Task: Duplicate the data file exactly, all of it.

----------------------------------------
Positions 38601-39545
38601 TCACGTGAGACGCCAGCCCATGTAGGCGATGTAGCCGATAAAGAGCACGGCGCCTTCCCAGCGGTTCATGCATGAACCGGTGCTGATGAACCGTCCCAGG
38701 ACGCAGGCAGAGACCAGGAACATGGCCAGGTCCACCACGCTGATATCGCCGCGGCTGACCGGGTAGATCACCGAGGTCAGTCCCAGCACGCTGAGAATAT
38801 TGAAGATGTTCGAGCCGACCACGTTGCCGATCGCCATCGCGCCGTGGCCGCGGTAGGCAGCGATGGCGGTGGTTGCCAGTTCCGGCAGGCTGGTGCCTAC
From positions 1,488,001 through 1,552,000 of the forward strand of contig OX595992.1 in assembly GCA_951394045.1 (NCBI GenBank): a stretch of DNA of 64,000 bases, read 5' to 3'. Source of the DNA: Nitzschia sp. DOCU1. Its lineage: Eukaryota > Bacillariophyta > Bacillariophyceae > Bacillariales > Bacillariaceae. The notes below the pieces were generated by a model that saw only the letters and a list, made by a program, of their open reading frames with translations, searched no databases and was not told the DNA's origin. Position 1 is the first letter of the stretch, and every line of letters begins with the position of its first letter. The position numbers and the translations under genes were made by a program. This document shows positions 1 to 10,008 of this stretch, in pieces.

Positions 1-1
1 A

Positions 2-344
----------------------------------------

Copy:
Positions 38601-39545
38601 TCACGTGAGACGCCAGCCCATGTAGGCGATGTAGCCGATAAAGAGCACGGCGCCTTCCCAGCGGTTCATGCATGAACCGGTGCTGATGAACCGTCCCAGG
38701 ACGCAGGCAGAGACCAGGAACATGGCCAGGTCCACCACGCTGATATCGCCGCGGCTGACCGGGTAGATCACCGAGGTCAGTCCCAGCACGCTGAGAATAT
38801 TGAAGATGTTCGAGCCGACCACGTTGCCGATCGCCATCGCGCCGTGGCCGCGGTAGGCAGCGATGGCGGTGGTTGCCAGTTCCGGCAGGCTGGTGCCTAC
From positions 1,488,001 through 1,552,000 of the forward strand of contig OX595992.1 in assembly GCA_951394045.1 (NCBI GenBank): a stretch of DNA of 64,000 bases, read 5' to 3'. Source of the DNA: Nitzschia sp. DOCU1. Its lineage: Eukaryota > Bacillariophyta > Bacillariophyceae > Bacillariales > Bacillariaceae. The notes below the pieces were generated by a model that saw only the letters and a list, made by a program, of their open reading frames with translations, searched no databases and was not told the DNA's origin. Position 1 is the first letter of the stretch, and every line of letters begins with the position of its first letter. The position numbers and the translations under genes were made by a program. This document shows positions 1 to 10,008 of this stretch, in pieces.

Positions 1-1
1 A

Positions 2-344